Some Typical Broken PP/K’s (Sometimes Referred to as “Brokes”)
I am just going to list these thoughts as follows:
(1) I suspect most of my professional archaeology colleagues never visit on-line artifact collector forums to read the various discussions that go on there. It might pay them to start doing it because some really interesting things a person might need to know occasionally show up there. I will leave you with just one example that I have run into more than once over the past five years.
Back in the 1950s and 1960s when I was growing up in Middle Tennessee, artifact collectors who walked plowed fields were only interested in finding whole, unbroken, bifacial chipped stone artifacts to take home with them. They were the so-called gold standard for the collectors at that time in history—and they still are. However, these same collectors would also pick up and take home broken bifacial artifacts. Because these artifacts were broken, many collectors would have a box over in the corner of their man caves for what they called brokes. The brokes box was not quite a trash can—but was getting there. It seemed wrong to throw away even a broken lithic artifact that some nice Native American had made 6,000 years ago—so the brokes box was more of a File 13 than a true trash can. The surface collectors of that time would not pick up and take home unifacial tools, utilized flakes, items of debitage, or pottery sherds. They were considered to be worthless junk that no one wanted.
I sojourned longer than most in the Department of Anthropology at The University of Tennessee, Knoxville, in the 1970s and early 1980s, and on a few rare occasions, I spent the night in my office on Gerald Klein’s old U.S. Army cot. Gerald and I shared an office for several years way, way down the hallway in South Stadium Hall—just beyond Paul Parmalee’s stinky zooarchaeology laboratory—the classic home of road-kill rendering. More than once, I sat close by when our lithic artifact specialists were having discussions. In those assorted discussions, they lamented the fact that artifact collectors took home scads of whole, temporally diagnostic pp/k’s (projectile points/knives) and other bifacial artifacts. These lamentations were usually followed by some version of the following:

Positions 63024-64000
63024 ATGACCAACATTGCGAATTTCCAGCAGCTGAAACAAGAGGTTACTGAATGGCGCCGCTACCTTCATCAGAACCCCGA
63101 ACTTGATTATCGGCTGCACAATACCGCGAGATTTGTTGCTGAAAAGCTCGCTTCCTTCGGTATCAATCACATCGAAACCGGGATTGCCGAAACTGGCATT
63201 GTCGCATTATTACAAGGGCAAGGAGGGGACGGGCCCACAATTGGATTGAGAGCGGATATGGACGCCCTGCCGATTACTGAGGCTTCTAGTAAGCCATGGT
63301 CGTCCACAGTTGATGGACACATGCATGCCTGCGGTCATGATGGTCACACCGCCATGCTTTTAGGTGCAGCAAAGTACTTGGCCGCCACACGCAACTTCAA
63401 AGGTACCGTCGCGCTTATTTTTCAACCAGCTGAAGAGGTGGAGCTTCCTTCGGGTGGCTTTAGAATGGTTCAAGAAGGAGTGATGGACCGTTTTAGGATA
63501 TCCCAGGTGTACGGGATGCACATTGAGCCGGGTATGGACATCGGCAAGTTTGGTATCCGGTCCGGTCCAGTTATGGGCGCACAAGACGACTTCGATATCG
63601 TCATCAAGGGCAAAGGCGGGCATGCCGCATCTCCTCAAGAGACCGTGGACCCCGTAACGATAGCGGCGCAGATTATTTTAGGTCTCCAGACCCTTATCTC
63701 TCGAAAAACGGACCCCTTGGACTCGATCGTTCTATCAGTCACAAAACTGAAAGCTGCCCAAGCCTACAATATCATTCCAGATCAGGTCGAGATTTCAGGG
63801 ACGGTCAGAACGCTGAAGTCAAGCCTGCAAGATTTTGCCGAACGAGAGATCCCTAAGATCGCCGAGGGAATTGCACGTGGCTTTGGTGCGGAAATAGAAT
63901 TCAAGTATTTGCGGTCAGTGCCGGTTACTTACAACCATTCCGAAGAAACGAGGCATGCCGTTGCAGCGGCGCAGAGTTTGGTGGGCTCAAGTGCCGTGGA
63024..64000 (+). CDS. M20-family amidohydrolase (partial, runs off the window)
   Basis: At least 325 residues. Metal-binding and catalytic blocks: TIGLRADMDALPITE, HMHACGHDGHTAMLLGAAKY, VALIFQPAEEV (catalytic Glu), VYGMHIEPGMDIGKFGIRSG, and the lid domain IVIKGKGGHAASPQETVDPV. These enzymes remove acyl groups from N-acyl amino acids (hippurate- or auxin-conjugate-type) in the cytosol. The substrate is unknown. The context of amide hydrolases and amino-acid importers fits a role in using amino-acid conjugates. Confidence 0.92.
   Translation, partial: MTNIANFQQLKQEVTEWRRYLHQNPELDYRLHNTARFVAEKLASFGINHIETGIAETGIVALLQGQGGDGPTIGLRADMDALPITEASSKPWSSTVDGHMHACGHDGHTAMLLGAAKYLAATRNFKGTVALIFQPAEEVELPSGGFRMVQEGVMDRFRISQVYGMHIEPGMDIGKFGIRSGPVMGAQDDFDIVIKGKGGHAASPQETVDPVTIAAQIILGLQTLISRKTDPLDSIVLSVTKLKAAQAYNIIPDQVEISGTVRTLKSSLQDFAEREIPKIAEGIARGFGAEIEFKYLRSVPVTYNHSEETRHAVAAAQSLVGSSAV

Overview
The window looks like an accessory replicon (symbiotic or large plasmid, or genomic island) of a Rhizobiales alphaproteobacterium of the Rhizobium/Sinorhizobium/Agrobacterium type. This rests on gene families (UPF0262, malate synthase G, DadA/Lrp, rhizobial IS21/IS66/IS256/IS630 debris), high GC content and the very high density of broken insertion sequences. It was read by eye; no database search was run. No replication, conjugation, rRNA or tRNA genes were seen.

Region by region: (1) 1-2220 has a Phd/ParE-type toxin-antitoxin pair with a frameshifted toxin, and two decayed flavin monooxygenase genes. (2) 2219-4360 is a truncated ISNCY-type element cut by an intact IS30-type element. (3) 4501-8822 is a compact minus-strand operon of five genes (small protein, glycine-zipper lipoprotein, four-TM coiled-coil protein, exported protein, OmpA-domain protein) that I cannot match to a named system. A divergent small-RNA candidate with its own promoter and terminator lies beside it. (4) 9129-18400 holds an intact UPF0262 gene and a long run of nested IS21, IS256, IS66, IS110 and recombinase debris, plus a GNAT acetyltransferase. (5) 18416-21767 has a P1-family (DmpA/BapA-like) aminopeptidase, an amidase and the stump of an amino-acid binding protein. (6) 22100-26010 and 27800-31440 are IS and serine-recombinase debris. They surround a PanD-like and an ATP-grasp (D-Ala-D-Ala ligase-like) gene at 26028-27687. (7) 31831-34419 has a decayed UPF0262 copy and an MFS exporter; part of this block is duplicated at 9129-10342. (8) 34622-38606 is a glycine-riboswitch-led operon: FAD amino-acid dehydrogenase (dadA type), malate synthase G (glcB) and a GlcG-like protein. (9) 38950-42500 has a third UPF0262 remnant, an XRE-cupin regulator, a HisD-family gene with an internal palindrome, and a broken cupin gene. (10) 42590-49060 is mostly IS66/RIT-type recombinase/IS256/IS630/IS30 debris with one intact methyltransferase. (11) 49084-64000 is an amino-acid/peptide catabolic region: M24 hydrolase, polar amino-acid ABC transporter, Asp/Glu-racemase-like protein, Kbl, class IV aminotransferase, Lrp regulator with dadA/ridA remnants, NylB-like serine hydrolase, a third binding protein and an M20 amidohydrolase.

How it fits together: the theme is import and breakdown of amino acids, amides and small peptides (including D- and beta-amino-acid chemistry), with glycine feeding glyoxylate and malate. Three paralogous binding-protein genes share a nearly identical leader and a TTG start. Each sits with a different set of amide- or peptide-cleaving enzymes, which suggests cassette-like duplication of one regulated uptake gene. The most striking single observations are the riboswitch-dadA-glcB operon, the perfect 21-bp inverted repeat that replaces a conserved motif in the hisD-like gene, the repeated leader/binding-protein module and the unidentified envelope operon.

Thank goodness the artifact collectors leave the unifacial tools, utilized flakes, and debitage in the fields. We know that portion of the lithic sample at any given site is not skewed, so we can always be confident when working with that portion of the overall lithic sample from the site.
Now, let us fast forward to about the year 2013. By that time traditional deep plowing of most fields had long since ceased. It had become illegal to collect artifacts on federal lands and in federal waters. It had also become illegal to collect artifacts on state-owned and controlled lands. In short, fewer and fewer, and fewer places were available for artifact collectors to do legal surface collecting. Many novice artifact collectors were not wealthy and could not afford to buy expensive artifacts from other collectors or artifact dealers. Outside of digging—God forbid—the only way they could afford to easily build a collection was to do surface collecting in the few fields that were still deep plowed. However, the problem there was the fact that many of those fields had been stripped of most whole pp/k’s and bifacial tools by intensive surface collecting in those fields during past decades. What was a novice surface collector to do? Here comes the meat of the matter. They said:
I know!!! If I can’t afford to buy artifacts and most of the whole arrowheads and other neat bifacial tools in a field are gone now, then I can build a collection by surface collecting for unifacial tools, cool utilized flakes, some really interesting items of debitage, and pottery sherds!!!
I have seen various versions of this expression on the artifact collector forums, such as Arrowheadology and Arrowheads.com, more than one time since 2013, and it may be the beginning of a long-term trend. If this is indeed the beginning of a trend, you professional archaeologists out there will no longer be able to just assume that your sample of unifacial tools, utilized flakes, and debitage has not been skewed from some previously prevailing and pristine site norm. You will be working with surface lithic samples that have been substantially and selectively messed with at all levels of lithic classification, and your analytical results from controlled surface collections may not be wholly dependable like they once were. Because most professional archaeologists do not visit on-line artifact collector forums, I just wanted to let you know that this problem already exists to a small degree, and it may be getting much worse as time goes by—and surface artifact collectors find that they have fewer and fewer fields where they can do surface collecting.